MIAMI (CN) – Two members of Florida’s congressional delegation have challenged a new, voter-approved amendment to the state constitution that changes the way congressional districts are redrawn. Democrat Corrine Brown, who is black, and Republican Mario Diaz-Balart, who is Latino, say Amendment 6 will deprive minority voters of their right to representation.
Brown’s long, oddly shaped district appears to be most directly threatened by the new rules. Both representatives asked a federal judge to enjoin the amendment as unconstitutional.
The honorables claim the harm threatened to Florida citizens – and to them – “is sufficiently real and/or imminent to warrant the issuance of a conclusive declaratory judgment.”
Florida voters on Tuesday overwhelmingly approved two amendments setting new rules for drawing legislative districts, but the two officeholders challenged only one, Amendment 6.
Amendment 6 requires districts to be compact, equal in population and to use city, county and geographical boundaries if possible. It prohibits drawing districts to favor or disfavor an incumbent or a political party or to deny minorities the chance to elect representatives of their choice.
Brown and Diaz-Balart claim the new standards threaten the continued existence of six congressional districts in Florida where African-Americans and Latinos are either the majority or nearly equal in number to white voters.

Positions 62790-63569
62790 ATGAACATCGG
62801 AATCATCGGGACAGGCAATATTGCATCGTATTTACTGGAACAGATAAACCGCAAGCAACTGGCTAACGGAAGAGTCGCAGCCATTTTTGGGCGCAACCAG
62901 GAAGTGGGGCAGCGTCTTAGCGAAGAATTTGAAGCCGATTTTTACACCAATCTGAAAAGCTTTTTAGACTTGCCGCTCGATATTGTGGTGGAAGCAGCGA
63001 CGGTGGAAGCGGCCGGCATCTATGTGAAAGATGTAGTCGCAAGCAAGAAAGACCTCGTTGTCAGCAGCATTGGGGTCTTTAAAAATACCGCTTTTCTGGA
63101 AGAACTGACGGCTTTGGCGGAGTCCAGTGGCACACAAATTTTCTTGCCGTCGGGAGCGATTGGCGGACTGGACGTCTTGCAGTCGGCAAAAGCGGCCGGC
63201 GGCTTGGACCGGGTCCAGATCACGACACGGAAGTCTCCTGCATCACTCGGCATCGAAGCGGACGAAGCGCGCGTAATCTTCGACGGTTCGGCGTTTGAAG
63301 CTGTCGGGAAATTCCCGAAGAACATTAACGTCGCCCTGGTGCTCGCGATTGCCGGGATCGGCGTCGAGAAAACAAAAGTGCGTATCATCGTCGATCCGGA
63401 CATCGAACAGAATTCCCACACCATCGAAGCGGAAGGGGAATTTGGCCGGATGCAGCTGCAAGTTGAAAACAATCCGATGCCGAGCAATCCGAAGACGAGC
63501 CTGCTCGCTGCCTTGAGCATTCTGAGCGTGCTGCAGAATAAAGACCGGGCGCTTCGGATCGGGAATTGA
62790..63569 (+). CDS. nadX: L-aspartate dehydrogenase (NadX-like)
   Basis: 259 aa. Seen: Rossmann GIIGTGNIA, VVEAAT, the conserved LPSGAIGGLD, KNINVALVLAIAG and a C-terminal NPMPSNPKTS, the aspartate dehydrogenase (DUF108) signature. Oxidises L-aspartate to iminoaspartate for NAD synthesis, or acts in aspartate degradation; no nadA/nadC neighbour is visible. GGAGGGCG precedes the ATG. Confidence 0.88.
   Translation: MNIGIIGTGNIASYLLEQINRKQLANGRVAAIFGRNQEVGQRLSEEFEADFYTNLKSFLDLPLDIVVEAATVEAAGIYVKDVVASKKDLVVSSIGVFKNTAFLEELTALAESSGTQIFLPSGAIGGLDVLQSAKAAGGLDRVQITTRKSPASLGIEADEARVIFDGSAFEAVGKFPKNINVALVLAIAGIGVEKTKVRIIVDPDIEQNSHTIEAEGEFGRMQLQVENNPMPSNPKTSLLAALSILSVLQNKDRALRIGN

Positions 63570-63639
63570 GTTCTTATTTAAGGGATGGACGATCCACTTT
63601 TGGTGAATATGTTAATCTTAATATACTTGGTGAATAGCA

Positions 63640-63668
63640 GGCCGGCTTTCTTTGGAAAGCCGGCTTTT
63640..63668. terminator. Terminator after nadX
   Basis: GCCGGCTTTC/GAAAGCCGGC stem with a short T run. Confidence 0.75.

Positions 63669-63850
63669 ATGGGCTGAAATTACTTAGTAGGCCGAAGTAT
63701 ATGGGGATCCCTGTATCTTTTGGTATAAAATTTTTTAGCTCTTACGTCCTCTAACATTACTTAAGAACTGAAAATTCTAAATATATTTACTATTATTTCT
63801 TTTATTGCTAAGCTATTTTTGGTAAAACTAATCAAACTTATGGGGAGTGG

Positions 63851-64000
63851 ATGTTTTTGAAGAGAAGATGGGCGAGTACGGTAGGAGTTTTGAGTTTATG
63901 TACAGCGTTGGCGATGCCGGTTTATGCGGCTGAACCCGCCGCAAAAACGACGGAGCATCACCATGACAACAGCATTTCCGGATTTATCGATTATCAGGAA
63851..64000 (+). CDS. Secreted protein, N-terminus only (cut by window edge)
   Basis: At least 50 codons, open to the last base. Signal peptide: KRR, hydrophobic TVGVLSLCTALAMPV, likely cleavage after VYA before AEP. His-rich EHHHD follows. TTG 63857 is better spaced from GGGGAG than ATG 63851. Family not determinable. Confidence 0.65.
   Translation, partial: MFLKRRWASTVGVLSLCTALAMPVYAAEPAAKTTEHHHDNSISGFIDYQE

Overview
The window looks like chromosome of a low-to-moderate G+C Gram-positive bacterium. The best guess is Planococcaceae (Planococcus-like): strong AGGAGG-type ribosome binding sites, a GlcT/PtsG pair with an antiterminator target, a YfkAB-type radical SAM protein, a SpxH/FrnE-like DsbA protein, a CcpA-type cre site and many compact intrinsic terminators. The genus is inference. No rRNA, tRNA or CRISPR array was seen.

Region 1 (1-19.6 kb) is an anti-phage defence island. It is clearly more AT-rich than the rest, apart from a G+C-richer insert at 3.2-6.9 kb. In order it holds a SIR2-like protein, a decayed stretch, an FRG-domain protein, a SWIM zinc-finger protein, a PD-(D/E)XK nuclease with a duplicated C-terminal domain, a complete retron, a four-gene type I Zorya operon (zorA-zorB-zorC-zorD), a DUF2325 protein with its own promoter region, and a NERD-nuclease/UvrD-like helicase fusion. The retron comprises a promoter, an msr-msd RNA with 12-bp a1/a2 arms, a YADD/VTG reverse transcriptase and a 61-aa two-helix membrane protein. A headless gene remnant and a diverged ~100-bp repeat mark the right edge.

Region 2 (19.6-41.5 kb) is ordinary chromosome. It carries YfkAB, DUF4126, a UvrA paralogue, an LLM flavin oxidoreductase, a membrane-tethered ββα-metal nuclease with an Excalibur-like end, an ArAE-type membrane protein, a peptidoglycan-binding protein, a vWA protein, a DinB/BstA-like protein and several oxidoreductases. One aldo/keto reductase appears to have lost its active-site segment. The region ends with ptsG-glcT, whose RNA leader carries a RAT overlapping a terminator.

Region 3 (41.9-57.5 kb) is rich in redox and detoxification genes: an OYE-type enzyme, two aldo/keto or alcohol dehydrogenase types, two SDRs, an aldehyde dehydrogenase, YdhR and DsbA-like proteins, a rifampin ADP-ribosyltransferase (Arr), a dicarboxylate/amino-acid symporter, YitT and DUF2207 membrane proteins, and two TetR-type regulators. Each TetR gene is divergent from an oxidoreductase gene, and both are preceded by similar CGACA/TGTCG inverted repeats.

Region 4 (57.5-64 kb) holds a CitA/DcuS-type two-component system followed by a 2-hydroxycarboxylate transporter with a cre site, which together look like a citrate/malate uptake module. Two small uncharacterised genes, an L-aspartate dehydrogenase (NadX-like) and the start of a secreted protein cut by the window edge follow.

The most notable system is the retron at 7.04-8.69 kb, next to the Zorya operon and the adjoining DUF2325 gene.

“Certainly, minority communities do not live in compact, cookie-cutter-like neighborhoods,” the complaint states.
Previously, the only redistricting requirement in Florida was that districts be contiguous.
After the returns on Amendment 6 became apparent Tuesday night, Brown, who represents an oddly shaped district that snakes from Jacksonville on Florida’s East Coast to Gainesville on the West Coast, issued a statement vowing to fight what she called “misguided, deceptive amendments.”
Both lawmakers claim Amendment 6 violates the federal Voting Rights Act of 1965, which prohibits diminishing the electoral power of minority groups.
They claim that protecting minority incumbents also protects the ability of minority groups to elect representatives of their choice.
The Florida Legislature will redraw legislative and congressional districts next year, after the release of 2010 Census data.
The lawmakers are represented by Stephen Cody of Palmetto Bay.